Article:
In any endeavor we take on, we are attempting to create something new. A new system, a new object, a new pattern of behavior, or a new way of thinking. We are attempting to create change. This is one of three fundamental axioms of Agile Work.
Waste can be of several different types. Independent of what the types of wastes are, they can also come from different sources. When attempting agile work, it is essential to identify the underlying causes or sources of waste. Once these sources are identified, efforts can be made to change them so that they cause less waste.
In an agile environment, all work done needs to be directly related to the needs of stakeholders. Stakeholders request or “pull” work from the team, and they do this by defining prioritized work packages. The team needs some way to know when they have completed a work package, so both work packages and iteration tasks need to have testable acceptance or success criteria. The team collaborates with the stakeholders to determine what needs to be done to successfully complete a work package.
I heard a story about a situation where someone was refused career advancement because she had made an enemy a long time ago.
Can be found here. It is very bare-bones and will eventually be fleshed out. Presents the outline of the basic axioms, disciplines and practices of working agile. Please feel free to contribute.
Work can often be divided up so that the smaller pieces are valuable on their own. By dividing work this way, a team can deliver value incrementally. The team can choose a short period of time called an iteration and select a small amount of work to complete in that time. This work should be valuable on its own. For example, if a team is building something, then at the end of each iteration whatever is built is usable as it is. This means that each iteration includes all the planning and design as well as construction or creation necessary to deliver a final product or result.
For example, a volunteer group may desire to attract new members. A non-agile approach would have the group plan their membership campaign completely before actually executing on it. An agile approach using iterative delivery would have the group plan a small piece of work that will attract some small number of new members, execute it, and then start a new iteration. One iteration may cover the creation of and delivery of a door-to-door flyer in a neighborhood. Another iteration may cover the design, creation and publishing of a small advertisement in a local newspaper. Each iteration includes all the steps necessary to produce a furthering of the group’s goal of attracting new members.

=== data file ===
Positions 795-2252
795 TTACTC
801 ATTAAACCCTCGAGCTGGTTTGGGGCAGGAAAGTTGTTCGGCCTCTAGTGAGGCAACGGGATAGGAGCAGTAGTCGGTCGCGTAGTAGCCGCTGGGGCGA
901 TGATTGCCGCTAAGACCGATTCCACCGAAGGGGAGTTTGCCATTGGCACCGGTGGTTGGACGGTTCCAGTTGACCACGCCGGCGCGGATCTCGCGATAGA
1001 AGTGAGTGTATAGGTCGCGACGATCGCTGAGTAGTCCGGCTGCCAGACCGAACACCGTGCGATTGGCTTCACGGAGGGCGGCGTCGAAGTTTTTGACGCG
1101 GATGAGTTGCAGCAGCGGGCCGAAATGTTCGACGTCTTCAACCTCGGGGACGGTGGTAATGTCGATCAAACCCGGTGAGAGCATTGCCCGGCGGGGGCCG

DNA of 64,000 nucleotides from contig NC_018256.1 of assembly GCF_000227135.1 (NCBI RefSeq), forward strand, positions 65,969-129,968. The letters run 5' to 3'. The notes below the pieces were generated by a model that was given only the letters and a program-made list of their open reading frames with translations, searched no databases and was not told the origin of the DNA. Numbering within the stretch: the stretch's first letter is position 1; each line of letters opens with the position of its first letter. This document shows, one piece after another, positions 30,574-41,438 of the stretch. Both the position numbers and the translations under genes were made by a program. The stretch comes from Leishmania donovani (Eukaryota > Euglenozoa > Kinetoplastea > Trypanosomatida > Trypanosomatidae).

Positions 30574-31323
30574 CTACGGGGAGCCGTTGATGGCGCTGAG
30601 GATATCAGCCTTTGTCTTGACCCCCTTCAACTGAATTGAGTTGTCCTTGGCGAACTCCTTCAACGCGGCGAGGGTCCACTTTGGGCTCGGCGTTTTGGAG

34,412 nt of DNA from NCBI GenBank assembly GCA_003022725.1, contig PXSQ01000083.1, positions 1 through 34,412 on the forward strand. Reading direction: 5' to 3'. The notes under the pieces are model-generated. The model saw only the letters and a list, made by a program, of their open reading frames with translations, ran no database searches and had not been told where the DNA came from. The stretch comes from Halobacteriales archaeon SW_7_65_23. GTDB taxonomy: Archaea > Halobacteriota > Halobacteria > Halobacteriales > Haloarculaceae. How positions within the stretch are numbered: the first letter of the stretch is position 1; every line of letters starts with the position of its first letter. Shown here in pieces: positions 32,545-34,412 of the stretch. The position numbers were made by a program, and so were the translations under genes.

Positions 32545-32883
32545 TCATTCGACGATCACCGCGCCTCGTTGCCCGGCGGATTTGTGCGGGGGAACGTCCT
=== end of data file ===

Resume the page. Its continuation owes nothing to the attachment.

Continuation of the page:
In a business environment, iterative delivery allows for a much faster return on investment. The following diagram compares delivering value iteratively with a non-agile project delivery where results are delivered only at the end of the project:
One can see clearly from the diagrams that the non-agile delivery of value at the end of a project is also extremely risk prone and suseptible to change. If the project is cancelled just before it delivers, then a fairly substantial amount of effort is wasted. In the agile iterative delivery situation, an endeavor can be cancelled at almost any time and it is likely that substantial value has already been delivered.
Even if the work cannot actually be delivered incrementally, it almost always can be divided in a way so that it can be inspected in stages. Either method of dividing work allows us to do the work in iterations.
Iterations are fixed and consistent units of time during which work is performed and between which planning, inspection and adjustment is done. The empowered team will decide on the length of iterations for their work. As a rule of thumb iterations should be shorter than the horizon of predictability. Generally, iterations should never be longer than one month, no matter what the endeavor.
At the end of each iteration, a demonstration of the work completed is given to the stakeholders in order to amplify learning and feedback. Between iterations, the stakeholders collaborate with the team to prioritize the remaining work and choose what will be worked on during the next iteration. During the iteration, the stakeholders need to be accessible for questions and clarifications.
Iterative and incremental delivery is used to allow for the early discovery and correction of mistakes and the incorporation of learning and feedback while at the same time delivering value early.
Truck Factor (definition): “The number of people on your team who have to be hit with a truck before the project is in serious trouble”
In a previous entry about constant change, the idea of a horizon of predictability was introduced. This concept, along with the agile discipline of amplifying learning, suggest a strategy for addressing problems in a project.
Just a link to the Self Organizing System FAQ – glanced through it, it looks amazing.